WASHIGNTON - Service industries in the U.S. expanded at a faster pace than forecast in November, indicating the economy is holding up in the face of the so-called fiscal cliff.
The Institute for Supply Management’s non-manufacturing index rose to 54.7 last month from 54.2 in October, the Tempe, Arizona-based group said today. Economists projected the index would ease to 53.5, according to the median estimate in a Bloomberg survey. Readings above 50 signal expansion.
Increased sales of autos, the start of the holiday shopping season, and a pickup in homebuilding are driving gains at companies that account for almost 90 percent of the economy. Growth at service producers is helping underpin the expansion as slower capital investment and weaker overseas demand hamper manufacturing.
“The U.S. economy looks like it’s going to continue to grow at a moderate pace,” said Stuart Hoffman, chief economist at PNC Financial Services Group Inc. in Pittsburgh, who projected a 54.5 reading. “Construction, retailing and some transportation picked up more of what we’re seeing in a lot of other data -- a nice rebound. Plus, auto sales were extremely strong.”
Estimates in the Bloomberg survey of 75 economists ranged from 51 to 54.7. The index has averaged 53.4 since the recession ended in June 2009.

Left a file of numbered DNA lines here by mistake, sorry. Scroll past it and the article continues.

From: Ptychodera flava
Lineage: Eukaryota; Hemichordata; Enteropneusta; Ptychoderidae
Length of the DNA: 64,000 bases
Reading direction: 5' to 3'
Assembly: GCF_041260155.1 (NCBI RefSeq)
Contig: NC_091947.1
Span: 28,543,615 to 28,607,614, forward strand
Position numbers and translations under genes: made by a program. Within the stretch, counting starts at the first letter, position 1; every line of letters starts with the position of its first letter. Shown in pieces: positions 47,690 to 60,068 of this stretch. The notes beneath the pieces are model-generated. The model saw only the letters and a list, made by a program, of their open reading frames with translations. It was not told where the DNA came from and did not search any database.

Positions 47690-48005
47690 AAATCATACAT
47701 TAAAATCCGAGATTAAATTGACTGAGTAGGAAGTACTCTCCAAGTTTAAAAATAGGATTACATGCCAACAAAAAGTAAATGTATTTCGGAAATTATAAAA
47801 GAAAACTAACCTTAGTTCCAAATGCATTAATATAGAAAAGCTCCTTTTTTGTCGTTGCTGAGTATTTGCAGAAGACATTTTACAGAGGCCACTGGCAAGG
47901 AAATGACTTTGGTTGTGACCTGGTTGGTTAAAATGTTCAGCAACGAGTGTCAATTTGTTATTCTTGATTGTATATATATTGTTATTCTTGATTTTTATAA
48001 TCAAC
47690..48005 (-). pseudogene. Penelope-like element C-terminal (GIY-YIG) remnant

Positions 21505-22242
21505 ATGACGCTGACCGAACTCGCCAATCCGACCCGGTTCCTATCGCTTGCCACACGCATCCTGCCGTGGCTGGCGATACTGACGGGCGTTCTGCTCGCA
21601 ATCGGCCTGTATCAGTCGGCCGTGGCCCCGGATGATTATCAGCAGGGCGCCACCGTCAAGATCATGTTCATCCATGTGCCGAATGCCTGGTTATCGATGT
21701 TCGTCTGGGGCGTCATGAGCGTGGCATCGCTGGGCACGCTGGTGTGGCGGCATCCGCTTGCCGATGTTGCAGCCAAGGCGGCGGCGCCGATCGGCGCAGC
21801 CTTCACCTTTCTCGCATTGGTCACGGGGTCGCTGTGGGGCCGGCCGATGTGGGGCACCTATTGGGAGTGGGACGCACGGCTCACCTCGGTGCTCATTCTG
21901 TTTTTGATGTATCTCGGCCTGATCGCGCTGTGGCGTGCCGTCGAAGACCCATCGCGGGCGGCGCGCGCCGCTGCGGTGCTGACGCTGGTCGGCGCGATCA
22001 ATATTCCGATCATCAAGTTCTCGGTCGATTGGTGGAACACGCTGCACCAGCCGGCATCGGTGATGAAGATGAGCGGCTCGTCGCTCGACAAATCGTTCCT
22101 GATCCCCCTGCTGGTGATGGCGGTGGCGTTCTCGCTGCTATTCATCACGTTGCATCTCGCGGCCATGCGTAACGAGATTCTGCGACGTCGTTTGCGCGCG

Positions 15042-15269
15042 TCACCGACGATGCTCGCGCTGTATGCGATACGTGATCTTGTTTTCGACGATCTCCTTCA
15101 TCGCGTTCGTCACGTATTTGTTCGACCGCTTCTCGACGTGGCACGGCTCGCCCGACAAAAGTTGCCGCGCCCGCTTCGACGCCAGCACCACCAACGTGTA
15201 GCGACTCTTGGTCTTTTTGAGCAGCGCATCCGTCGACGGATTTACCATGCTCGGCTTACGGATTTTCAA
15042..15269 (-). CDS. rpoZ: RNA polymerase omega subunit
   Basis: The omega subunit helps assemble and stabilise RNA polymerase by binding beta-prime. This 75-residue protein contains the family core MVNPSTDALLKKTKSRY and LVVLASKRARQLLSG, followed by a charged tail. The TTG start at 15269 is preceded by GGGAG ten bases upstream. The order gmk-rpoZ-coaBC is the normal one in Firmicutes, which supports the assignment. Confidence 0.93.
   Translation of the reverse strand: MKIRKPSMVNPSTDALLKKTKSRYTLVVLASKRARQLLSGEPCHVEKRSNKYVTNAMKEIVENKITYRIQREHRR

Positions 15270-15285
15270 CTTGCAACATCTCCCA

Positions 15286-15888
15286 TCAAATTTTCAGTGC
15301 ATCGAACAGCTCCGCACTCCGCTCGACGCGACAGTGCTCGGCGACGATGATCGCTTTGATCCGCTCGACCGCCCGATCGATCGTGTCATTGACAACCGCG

Stocks declined as investors monitored developments on budget negotiations. The Standard & Poor’s 500 Index fell 0.2 percent to 1,403.97 at 10:41 a.m. in New York.
The survey’s employment gauge fell to 50.3, the lowest since July, from 54.9 in the prior month. The measure of new orders increased to 58.1 from 54.8. A gauge of business activity rose to 61.2, the highest since February, from 55.4. The index of prices paid fell to 57 from 65.6.
The ISM’s manufacturing index, released Dec. 3, unexpectedly contracted last month to the lowest level since July 2009. Manufacturers pointed to the uncertainty surrounding the so-called fiscal cliff of spending cuts and tax increases as the major reason for the slowdown, rather than Sandy, survey chairman Bradley Holcomb said.
The services sector, which includes industries ranging from utilities and retailing to health care, housing and finance, is less dependent on capital spending, which has declined in the face of the fiscal cliff, and export demand, which has weakened as the euro-zone economy contracts.
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